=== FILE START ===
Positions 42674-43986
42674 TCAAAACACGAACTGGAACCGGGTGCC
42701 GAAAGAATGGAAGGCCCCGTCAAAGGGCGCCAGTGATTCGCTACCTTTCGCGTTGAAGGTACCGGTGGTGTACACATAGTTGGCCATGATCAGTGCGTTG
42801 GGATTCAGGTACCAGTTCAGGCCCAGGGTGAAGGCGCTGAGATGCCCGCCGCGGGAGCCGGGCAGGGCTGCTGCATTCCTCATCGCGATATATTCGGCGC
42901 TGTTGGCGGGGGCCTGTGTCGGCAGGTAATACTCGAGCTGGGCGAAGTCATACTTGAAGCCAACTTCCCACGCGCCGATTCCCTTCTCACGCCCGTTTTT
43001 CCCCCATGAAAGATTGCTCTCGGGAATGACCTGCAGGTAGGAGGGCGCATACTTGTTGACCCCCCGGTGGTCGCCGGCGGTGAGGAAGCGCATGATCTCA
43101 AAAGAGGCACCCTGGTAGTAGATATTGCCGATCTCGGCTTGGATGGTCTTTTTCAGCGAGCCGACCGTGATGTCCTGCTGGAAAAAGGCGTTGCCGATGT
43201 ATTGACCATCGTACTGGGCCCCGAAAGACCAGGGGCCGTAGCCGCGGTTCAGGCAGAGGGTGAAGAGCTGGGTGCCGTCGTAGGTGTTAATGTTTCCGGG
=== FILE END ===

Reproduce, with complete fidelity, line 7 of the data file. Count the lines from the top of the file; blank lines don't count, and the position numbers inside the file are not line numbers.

43101 AAAGAGGCACCCTGGTAGTAGATATTGCCGATCTCGGCTTGGATGGTCTTTTTCAGCGAGCCGACCGTGATGTCCTGCTGGAAAAAGGCGTTGCCGATGT